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Here Are The Website Features Brokerages Really Need to Focus On

Brokerages still need to work hard to improve their websites, according to a new survey by Corporate Insight.

Brokerages still need to work hard to improve their websites, but the most pressing areas they should focus on are account balances, charts and detailed quotes - which investors consider most important according to a new survey by Corporate Insight.

According to the study of 1000 investors, 72% think that it's very important for a website to provide detailed quotes, while 68% said charts for stocks, mutual funds and indices are very important.

Overall, 90% said it is very important to see their account balances, 85% said it is essential to see their account positions, and 80% mentioned the importance of having access to their account history, from the time they opened their account to their latest trade.

Other highly in demand features include being able to access online account statements, trade confirmations, and being able to track the performance of a portfolio over the past year or quarter. Most brokerages have improved their quotes, charts, ETF screening tools and options screening tools substantially since 2007 as the vendors they work with have developed better offerings and tools, James McGovern, VP of Corporate Insight said.

Nevertheless, Corporate Insight's brokerage audit service showed that only 15% of brokerage firms the survey tracked actually earned a 'Good' rating for their account information, James McGovern, VP of Corporate Insight, said.

"Mediocre account alerts and the lack of performance analysis tools are two of the biggest reasons why firms struggle here," he says. "There's no one firm that's doing a superb job."

A couple of brokerages are doing a better job than the others: "Merrill Edge has good account performance information, and Fidelity is doing a good job with account aggregation, and its Yodlee tool which allows clients to see information held outside Fidelity. "But there's no one firm that has the perfect package there," McGovern said. The study also found that brokerages must focus more on mobile customers. While still a minority - just 28% of survey participants had logged into their firm's mobile platform in the past 12 months - these mobile investors tend to trade significantly more than non-mobile users.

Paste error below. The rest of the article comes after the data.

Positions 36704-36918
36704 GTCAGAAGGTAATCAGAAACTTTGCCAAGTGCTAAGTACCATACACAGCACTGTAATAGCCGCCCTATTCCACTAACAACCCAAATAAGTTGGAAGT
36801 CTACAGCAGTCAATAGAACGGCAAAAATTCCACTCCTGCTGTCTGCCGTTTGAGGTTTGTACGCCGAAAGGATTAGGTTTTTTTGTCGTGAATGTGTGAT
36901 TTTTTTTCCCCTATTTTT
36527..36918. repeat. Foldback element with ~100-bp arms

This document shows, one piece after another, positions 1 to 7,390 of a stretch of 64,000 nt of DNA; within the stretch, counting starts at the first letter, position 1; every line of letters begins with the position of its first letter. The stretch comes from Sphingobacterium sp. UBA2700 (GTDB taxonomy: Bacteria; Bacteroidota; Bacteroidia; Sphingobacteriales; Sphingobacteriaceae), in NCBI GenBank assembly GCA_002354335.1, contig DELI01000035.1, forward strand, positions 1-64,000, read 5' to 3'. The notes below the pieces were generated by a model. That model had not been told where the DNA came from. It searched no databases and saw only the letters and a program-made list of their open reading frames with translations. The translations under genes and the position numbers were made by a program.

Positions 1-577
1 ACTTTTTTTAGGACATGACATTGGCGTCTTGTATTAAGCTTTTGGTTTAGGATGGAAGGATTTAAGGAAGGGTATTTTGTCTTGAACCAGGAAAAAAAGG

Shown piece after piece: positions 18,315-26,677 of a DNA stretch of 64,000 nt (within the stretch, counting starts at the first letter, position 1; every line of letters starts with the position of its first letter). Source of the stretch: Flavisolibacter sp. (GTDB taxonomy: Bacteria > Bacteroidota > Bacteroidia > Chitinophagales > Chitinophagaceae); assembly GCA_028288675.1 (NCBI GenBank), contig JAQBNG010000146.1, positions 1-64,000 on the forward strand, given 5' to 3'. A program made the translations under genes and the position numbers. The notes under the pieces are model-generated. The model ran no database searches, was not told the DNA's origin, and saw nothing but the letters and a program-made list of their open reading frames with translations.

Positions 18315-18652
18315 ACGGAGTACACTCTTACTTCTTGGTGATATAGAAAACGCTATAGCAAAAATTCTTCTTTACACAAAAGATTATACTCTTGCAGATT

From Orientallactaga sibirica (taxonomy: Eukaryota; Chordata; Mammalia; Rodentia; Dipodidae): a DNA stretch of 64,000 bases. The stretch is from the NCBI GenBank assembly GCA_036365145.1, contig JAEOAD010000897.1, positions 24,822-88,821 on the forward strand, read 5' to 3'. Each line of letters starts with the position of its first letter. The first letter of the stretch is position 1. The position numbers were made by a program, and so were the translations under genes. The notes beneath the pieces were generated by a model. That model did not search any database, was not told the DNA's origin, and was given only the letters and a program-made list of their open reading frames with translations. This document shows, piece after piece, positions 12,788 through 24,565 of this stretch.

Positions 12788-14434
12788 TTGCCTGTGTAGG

Still, 28% was a figure that was higher than expected, McGovern said. "The mobile platform is an important space for development." Additionally, mobile investors tend to be younger than non-mobile users -- 48% are under the age of 40 - and they also have a higher average household income than non-mobile investors.

Brokerages have realized the importance of focusing on mobile platforms, and have started actively pushing out iPhone, Android and iPad apps. But as a next step, firms now need to focus more on the features that mobile customers really want: These include "the ability to trade futures and options, live customer service chat and the ability to use more nuanced and sophisticated trading techniques," says Andy Rooks, senior analyst for brokerage research, Corporate Insight.

At a basic level, firms also need to focus on getting the word out about their mobile applications, says McGovern. "They need to keep them front and center and show people how to access them," he points out.

Mobile users are also heavily using Facebook and Twitter for information about their brokerages, McGovern said. "Mobile and social media go together. So firms need to highlight changes on those social media sites," he added.

Melanie Rodier has worked as a print and broadcast journalist for over 10 years, covering business and finance, general news, and film trade news. Prior to joining Wall Street & Technology in April 2007, Melanie lived in Paris, where she worked for the International Herald ... View Full Bio

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